Contrast these two images and their top space, with Photos 2 and 4, in which most of the entire frame space has been filled and filled well. In Photo # 2, the sepia-toned clench of the two, you've filled the frame well with the most-critical aspects, and back-lighted it. This is a simple, yet VERY well-done image.

    The leather jacket shot of him and her...this is not composed well: he looks off to the right...she looks at the camera...they are placed very far to the short side of the frame; this causes visual tension/ The black thing that emanates from his sheepskin jacket's collar...distracting. His expression is "disinterested and looking away", while she looks to the lens, expectant, hopeful: this is something the photographer needs to direct, to stagem to explain. This is disconnected subjects; contrast this disconnect with the simple, VERY well-done image you achieved in L&G-6890, the sepia-toned, close-in shot of the couple.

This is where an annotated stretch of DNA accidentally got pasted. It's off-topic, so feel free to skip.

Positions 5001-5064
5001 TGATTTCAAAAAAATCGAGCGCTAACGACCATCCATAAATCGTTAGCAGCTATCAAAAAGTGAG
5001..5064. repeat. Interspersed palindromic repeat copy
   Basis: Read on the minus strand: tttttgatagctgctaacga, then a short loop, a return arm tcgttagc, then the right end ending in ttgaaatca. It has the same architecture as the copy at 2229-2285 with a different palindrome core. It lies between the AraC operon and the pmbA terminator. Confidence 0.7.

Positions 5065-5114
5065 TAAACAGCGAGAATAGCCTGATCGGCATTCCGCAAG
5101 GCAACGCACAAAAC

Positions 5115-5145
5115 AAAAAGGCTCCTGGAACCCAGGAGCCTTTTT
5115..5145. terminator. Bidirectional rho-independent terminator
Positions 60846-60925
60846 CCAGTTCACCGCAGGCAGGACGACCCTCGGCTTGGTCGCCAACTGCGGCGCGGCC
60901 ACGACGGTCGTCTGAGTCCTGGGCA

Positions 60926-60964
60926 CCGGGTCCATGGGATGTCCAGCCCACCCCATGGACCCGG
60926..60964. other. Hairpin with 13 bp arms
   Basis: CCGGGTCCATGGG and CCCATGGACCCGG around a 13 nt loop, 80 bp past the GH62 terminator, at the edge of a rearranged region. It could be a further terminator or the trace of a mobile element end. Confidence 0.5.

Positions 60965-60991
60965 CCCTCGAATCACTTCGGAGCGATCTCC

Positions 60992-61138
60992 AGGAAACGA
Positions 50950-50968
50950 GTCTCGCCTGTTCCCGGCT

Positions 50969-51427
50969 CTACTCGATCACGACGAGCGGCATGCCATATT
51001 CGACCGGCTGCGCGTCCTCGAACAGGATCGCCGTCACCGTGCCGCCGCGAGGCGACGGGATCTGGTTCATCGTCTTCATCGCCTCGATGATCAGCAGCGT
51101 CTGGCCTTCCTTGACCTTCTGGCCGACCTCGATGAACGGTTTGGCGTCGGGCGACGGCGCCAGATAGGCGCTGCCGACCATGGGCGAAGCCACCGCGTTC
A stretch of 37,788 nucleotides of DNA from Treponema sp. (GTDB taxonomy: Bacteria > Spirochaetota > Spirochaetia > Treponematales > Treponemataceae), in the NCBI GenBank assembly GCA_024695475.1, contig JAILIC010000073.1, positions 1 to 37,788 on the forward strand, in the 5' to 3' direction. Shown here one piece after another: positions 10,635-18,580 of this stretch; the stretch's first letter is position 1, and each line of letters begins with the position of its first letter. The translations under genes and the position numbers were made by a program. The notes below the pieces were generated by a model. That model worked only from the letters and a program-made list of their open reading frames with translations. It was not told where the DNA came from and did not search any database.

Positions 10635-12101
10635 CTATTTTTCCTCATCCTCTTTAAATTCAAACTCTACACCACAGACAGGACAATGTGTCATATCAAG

Becoming a better photographer would involve looking at a lot of images, and analyzing them, very carefully. I have not seen your intro thread. Becoming a better photographer will also entail learning/being willing to CROP INTO the original frame, to see what can be done to improve some shots. Over the last 35 years, I have seen a HUGE issue with the amount of top space people allocate to their horizontals, and to their "talls". And that is really, very much partly a camera issue: the 3:3 aspect ratio does NOT WORK all of the time for people pictures. Be prepared to crop many images to 4:5, or 4:3 or 6:7, or to 1:1 (square).
     
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  3. hokies2379